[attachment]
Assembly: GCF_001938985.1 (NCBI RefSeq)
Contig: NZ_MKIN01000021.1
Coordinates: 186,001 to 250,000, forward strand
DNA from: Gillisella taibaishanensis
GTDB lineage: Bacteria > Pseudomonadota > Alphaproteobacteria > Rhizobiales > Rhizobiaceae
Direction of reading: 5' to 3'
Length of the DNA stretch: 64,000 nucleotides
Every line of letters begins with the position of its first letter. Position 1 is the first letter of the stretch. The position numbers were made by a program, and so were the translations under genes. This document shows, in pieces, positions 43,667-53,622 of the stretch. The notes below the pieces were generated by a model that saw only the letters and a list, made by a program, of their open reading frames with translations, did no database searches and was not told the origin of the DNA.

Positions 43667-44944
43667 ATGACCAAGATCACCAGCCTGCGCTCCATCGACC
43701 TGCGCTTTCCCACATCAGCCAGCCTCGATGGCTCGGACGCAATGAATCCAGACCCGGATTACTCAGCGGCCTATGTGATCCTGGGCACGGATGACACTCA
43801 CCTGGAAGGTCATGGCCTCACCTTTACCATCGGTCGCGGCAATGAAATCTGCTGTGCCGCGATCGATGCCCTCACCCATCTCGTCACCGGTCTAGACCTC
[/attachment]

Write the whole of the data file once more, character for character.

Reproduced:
Assembly: GCF_001938985.1 (NCBI RefSeq)
Contig: NZ_MKIN01000021.1
Coordinates: 186,001 to 250,000, forward strand
DNA from: Gillisella taibaishanensis
GTDB lineage: Bacteria > Pseudomonadota > Alphaproteobacteria > Rhizobiales > Rhizobiaceae
Direction of reading: 5' to 3'
Length of the DNA stretch: 64,000 nucleotides
Every line of letters begins with the position of its first letter. Position 1 is the first letter of the stretch. The position numbers were made by a program, and so were the translations under genes. This document shows, in pieces, positions 43,667-53,622 of the stretch. The notes below the pieces were generated by a model that saw only the letters and a list, made by a program, of their open reading frames with translations, did no database searches and was not told the origin of the DNA.

Positions 43667-44944
43667 ATGACCAAGATCACCAGCCTGCGCTCCATCGACC
43701 TGCGCTTTCCCACATCAGCCAGCCTCGATGGCTCGGACGCAATGAATCCAGACCCGGATTACTCAGCGGCCTATGTGATCCTGGGCACGGATGACACTCA
43801 CCTGGAAGGTCATGGCCTCACCTTTACCATCGGTCGCGGCAATGAAATCTGCTGTGCCGCGATCGATGCCCTCACCCATCTCGTCACCGGTCTAGACCTC